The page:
Cormier does have a history with Hockey Canada, and that often goes a long way to getting invited to these development camps. He was a part of 2014 U18 team where he had a .900 sv% in the three games he played, splitting time with Zach Sawchenko.

Cormier will likely need to have a very strong start to his season in order to have any chance of making the team. I would not be surprised if come December, Cormier is left off the tryout camp roster in favour of another OHL goalie like Dylan Wells.

Carter Hart – Everett (WHL) – 2016 2nd round – Philadelphia Flyers

It’s hard to see a scenario – barring injury – where Carter Hart isn’t the starting goalie for Team Canada as they begin the tournament in December. Hart was the best goalie prospect available in this June’s draft and at only 17, he was named the CHL’s best goalie last season.

Hart played an absurd 63 regular season games with Everett last season, finishing with a .918 sv%. He then went on to play even better in Everett’s first round loss during the WHL playoffs.

Hart is a smart goalie that tracks the puck incredibly well and is rarely caught out of position. In the past, some goalies have had trouble adapting not only to the high-end competition but also the elite teammates that come along with the World Juniors. Hart plays with a very strong defensive team in Everett so playing behind an elite blueline group with Team Canada shouldn’t mean much of a transition.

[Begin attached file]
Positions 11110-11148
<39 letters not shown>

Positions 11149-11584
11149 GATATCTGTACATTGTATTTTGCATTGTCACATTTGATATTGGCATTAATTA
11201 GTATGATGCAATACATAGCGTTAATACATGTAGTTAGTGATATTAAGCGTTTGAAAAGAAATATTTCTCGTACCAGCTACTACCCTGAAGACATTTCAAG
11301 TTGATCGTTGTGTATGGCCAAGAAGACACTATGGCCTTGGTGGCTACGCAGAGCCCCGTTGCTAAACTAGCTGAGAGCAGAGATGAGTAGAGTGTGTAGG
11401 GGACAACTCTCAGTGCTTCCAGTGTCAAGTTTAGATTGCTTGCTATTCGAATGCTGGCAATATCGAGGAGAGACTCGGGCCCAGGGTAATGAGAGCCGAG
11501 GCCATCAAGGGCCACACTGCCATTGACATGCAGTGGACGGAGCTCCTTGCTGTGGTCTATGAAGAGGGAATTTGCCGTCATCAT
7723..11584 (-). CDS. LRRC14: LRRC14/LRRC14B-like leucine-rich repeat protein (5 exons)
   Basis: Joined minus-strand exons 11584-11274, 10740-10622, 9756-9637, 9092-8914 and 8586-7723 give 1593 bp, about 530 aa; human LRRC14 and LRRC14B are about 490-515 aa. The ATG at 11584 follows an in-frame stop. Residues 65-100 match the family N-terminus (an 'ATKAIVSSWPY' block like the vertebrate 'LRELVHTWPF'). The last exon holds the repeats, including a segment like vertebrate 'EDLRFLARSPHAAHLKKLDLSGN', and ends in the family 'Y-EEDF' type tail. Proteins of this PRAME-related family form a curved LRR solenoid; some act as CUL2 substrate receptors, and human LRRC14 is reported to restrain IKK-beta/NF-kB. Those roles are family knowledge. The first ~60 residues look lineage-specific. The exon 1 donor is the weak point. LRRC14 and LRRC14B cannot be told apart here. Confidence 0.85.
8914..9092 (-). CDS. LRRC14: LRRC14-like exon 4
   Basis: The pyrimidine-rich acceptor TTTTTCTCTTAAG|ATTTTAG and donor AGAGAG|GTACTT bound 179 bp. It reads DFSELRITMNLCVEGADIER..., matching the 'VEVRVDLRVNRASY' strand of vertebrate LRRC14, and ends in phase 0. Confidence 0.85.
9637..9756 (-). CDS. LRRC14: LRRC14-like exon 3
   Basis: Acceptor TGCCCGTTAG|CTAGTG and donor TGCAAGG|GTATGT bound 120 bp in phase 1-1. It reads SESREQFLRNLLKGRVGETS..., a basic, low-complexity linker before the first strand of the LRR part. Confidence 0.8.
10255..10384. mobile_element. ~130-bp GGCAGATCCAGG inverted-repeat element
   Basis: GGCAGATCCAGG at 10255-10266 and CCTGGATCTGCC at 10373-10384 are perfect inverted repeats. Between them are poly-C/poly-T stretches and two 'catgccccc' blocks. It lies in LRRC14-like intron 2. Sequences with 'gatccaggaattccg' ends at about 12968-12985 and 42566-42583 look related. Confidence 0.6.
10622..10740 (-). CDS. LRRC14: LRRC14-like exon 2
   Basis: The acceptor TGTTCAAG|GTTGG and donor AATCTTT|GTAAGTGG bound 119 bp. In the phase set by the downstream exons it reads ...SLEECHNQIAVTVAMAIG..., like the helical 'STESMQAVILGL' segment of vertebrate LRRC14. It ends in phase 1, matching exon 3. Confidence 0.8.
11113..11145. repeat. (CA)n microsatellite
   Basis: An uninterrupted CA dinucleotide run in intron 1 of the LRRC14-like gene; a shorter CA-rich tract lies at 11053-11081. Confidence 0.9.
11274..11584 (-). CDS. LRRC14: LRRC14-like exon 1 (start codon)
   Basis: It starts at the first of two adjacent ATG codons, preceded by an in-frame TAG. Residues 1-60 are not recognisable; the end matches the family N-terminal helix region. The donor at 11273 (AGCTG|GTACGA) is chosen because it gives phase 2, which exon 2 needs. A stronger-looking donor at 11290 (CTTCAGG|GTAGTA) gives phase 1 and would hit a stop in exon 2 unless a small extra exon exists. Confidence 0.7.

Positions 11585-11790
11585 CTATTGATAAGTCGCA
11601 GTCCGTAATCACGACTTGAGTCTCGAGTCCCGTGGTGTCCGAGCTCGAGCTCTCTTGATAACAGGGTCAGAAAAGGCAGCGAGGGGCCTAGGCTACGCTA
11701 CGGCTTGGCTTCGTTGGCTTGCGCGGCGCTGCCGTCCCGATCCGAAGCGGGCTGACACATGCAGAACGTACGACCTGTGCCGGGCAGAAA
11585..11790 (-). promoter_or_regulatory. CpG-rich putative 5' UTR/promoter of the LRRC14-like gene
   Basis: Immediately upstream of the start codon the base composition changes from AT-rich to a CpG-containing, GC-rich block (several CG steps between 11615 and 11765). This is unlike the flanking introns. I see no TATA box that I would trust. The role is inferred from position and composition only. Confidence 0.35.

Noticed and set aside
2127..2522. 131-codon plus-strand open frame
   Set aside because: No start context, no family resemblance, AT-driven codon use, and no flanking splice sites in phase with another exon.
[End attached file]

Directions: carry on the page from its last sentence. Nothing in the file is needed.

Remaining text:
Connor Ingram – Kamloops (WHL) – 2016 3rd round – Tampa Bay Lightning

If Carter Hart wasn’t the best goalie in the CHL last season, Connor Ingram was. The Kamloops Blazer goaltender went from being undrafted to leading the WHL in Sv% among full-time starters.

Ingram isn’t the most technically sound of the goalies at camp, but he just finds a way to stop the puck. He’s a little more than 6′ tall and while he doesn’t have the size scouts like to see from today’s goalies, he makes up for it with strong reactionary play. At times, Ingram relies on reflexes and athleticism more than technique.